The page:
Lice infestation

Head Lice: A Most Unwelcome Invasion

MICHAEL MARCHETTI, MD and BARBARA B. WILSON, MD
University of Virginia

Dr Marchetti is a chief resident of dermatology and Dr Wilson is associate professor of dermatology at the University of Virginia School of Medicine
in Charlottesville.

Kirk Barber, MD, FRCPC––Series Editor: Dr Barber is a consultant dermatologist at Alberta Children’s Hospital and clinical asso-ciate professor of medicine and community health sciences at the University of Calgary in Alberta.

head lice

CASE: A 12-year-old healthy girl has had an itchy scalp and rash on the neck associated with swollen lymph nodes for the past few weeks. Her mother reports that several of her daughter’s friends at school have experienced similar symptoms.

Close examination reveals excoriated red macules and papules on the child’s neck and eggs, nits, and lice in the hair, confirming a diagnosis of head lice infestation. The mother has heard that head lice can be difficult to treat.

How will you advise her?

(Discussion on next page.)

head lice


Head Lice Infestation: Treatment Recommendations

head lice

The recent increase in FDA-approved medications for the treatment of head lice infestation has given providers numerous therapeutic options. The multitude of choices, however, may lead to confusion and indecision regarding treatment recommendations. Knowledge of the biology/life cycle of the head louse and each drug’s mechanism of action, potential adverse effects, and prescribing information is crucial in creating an appropriate treatment plan.

First-line treatment options include topical therapy with pyrethrin, permethrin, dimeticone, malathion, benzyl alcohol, spinosad, and ivermectin. Only malathion, spinosad, and ivermectin are believed to have significant ovicidal activity, possibly eliminating the need for a second treatment. In our opinion, all therapies should be administered twice separated by 7 to 10 days. In addition to the general measures aimed at prevention of reinfestation, we recommend adjunctive wet combing to all patients.

OTC synergized pyrethrins, 1% permethrin, and/or 4% dimeticone should be used first because these therapies have proven safety and low cost. Dimeticone, in particular, may be underutilized in the United States. With persistent infestation, malathion, benzyl alcohol, spinosad, and topical ivermectin are all reasonable, albeit expensive, treatment options.

Although not FDA-approved for the treatment of head lice infestation, oral ivermectin is an efficacious, economical, and safe adjunctive or alternative therapy.

Lack of compliance, misdiagnosis, and/or reinfestation should always be considered in addition to treatment resistance when infestation persists.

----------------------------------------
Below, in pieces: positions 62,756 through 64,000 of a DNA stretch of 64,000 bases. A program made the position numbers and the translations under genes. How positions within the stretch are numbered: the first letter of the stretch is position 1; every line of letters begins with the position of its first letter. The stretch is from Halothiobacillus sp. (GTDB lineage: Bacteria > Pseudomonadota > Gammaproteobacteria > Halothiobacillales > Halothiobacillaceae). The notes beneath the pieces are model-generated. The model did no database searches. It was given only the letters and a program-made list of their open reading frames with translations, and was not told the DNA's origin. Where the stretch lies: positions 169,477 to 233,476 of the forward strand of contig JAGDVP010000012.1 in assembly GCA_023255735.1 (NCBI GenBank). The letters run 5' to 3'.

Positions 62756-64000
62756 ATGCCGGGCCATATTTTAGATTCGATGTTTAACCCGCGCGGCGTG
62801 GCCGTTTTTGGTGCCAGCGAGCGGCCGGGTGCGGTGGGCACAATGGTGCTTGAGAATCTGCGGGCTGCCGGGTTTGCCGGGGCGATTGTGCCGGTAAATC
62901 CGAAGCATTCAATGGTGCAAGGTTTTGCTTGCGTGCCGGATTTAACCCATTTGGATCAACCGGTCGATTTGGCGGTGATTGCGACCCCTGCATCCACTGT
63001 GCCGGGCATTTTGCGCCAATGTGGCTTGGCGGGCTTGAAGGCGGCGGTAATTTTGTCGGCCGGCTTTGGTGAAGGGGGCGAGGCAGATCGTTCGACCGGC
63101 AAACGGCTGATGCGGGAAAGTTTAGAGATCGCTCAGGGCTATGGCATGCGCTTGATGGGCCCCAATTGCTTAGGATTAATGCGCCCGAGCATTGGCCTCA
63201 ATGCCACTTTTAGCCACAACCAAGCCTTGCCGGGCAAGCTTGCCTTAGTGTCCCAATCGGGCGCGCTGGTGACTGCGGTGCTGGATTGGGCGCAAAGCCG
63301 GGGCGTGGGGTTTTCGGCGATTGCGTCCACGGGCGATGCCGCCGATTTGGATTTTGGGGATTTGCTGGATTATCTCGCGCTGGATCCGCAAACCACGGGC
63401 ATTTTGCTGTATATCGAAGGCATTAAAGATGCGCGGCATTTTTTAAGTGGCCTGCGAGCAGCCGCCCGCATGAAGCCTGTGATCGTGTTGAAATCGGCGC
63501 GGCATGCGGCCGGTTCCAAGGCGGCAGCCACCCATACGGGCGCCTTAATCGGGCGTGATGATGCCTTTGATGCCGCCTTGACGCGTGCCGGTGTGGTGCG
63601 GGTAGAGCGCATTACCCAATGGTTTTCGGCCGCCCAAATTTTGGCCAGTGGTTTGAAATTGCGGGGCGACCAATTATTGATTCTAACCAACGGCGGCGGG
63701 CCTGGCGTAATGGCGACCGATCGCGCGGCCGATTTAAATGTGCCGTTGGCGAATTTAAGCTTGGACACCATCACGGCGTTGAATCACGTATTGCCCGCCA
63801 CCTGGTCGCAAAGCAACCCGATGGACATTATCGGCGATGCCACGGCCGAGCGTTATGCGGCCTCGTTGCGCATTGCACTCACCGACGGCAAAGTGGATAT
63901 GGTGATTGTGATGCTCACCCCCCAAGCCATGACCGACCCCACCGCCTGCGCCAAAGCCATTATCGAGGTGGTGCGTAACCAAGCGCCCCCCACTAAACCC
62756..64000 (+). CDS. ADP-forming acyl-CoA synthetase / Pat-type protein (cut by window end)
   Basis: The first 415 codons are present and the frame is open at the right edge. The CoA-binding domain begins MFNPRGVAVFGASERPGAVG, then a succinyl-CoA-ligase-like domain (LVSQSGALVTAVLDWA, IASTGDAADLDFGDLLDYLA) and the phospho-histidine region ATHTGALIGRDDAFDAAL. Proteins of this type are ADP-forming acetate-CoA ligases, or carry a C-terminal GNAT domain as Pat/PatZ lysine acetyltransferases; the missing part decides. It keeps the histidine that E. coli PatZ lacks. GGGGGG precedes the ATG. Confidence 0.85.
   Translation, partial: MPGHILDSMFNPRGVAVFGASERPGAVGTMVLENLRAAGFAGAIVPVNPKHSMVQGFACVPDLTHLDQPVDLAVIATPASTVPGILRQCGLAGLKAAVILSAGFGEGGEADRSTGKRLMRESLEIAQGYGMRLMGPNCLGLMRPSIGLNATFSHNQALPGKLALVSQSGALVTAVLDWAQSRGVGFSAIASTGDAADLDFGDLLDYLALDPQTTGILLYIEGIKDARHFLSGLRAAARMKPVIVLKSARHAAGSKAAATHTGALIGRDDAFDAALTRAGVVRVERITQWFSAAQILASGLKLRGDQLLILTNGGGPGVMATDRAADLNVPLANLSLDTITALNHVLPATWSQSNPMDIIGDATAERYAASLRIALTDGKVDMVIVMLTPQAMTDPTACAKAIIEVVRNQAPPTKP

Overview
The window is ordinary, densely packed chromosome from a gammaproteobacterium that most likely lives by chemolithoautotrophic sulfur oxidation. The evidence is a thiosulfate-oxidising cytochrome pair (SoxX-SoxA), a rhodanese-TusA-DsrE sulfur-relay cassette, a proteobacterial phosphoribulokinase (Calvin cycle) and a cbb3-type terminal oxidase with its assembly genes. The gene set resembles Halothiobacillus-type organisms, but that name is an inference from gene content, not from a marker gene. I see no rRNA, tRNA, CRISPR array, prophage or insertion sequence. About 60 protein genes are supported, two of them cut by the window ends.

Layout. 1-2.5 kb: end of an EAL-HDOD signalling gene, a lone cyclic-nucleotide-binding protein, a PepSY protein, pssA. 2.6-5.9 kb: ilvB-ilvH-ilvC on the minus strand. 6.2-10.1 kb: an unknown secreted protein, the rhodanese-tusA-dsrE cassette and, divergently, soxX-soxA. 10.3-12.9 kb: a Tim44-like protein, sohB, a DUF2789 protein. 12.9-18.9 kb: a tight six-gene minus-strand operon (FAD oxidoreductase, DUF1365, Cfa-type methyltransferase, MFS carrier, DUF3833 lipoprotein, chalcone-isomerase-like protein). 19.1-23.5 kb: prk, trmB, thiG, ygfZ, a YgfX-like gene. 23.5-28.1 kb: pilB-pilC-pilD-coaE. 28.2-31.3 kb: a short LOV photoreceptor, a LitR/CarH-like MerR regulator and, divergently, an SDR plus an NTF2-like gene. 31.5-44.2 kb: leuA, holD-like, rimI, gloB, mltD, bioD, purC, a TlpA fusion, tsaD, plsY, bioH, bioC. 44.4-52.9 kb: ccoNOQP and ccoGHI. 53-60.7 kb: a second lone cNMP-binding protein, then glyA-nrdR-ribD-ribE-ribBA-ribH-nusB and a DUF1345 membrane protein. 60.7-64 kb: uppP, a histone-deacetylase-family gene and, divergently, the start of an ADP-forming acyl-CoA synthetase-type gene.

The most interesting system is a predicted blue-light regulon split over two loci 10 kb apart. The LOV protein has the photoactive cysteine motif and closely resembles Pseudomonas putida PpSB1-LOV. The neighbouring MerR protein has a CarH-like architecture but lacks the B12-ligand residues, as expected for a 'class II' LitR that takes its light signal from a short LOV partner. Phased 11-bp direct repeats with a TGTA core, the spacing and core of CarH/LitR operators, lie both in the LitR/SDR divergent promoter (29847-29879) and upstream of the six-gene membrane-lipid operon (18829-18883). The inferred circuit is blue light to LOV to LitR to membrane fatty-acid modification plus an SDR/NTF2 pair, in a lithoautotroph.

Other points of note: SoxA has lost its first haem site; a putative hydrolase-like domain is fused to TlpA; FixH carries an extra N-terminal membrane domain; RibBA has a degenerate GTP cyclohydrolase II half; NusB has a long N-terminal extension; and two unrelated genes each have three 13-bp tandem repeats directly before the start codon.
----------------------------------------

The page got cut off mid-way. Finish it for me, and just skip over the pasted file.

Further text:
Infestation of scalp hair by Pediculus humanus capitis occurs worldwide, most commonly in children aged 3 to 12 years. Head lice are blood-feeding, wingless, host-specific ectoparasites of about 2-mm long with 3 pairs of legs.

The entire life cycle of the louse occurs on the human scalp. The female louse lays 5 to 10 eggs per day about 1 cm away from the scalp. The eggs hatch in 10 days, and the empty eggshells (nits) remain firmly attached to the hair shaft. Immature lice (nymphs or instars) complete 3 stages of development to become mature adult lice.

Away from the scalp, adult lice cannot survive more than 2 to 4 days but viable eggs can survive for up to 10 days. Head-to-head contact or contact with fomites infested with viable eggs, nymphs, or adult lice is the mode of transmission. The incubation period is 4 to 6 weeks.

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Patients commonly present with an itchy scalp. Nonspecific features include excoriated red macules and papules—present in this patient (Photo A). Examination of affected hair most often reveals eggs and nits attached to the hair shaft (Photo B). However, the diagnosis of an active head lice infestation requires identification of a living louse, shown here. The presence of eggs usually, but not always, indicates active infestation as well. Live lice avoid light and blend in with hair. They can be more readily detected by “wet combing” lubricated hair with a fine-tooth comb.

The differential diagnosis of pediculosis capitis includes seborrheic dermatitis, atopic dermatitis, tinea capitis, psoriasis, insect bites, use of cosmetic hairstyling products, piedra, delusions of parasitosis, and pseudonits (desquamated epithelial cells loosely attached to hair shafts).

head liceTreatment of head lice infestation can broadly be divided into neurotoxic and non-neurotoxic therapy (Table).

Neurotoxic pediculicides. Concerns about the potential adverse effects and increasing drug resistance associated with topical and oral neurotoxic pediculicides have limited the use of some of these medications. These treatments are generally administered in 2 doses separated by 7 to 10 days in order to allow surviving eggs to hatch, with the resulting nymphs killed by the second application.

Over-the-counter (OTC) topical synergized pyrethins and 1% permethrin are applied to the scalp for 10 minutes before being rinsed out. These products work by disrupting sodium transmission across lice cell membranes. Prescription 5% permethrin cream is applied overnight to a dry scalp and washed out the following morning. The efficacy of pyrethins and permethrin today is affected by significant resistance patterns that vary geographically.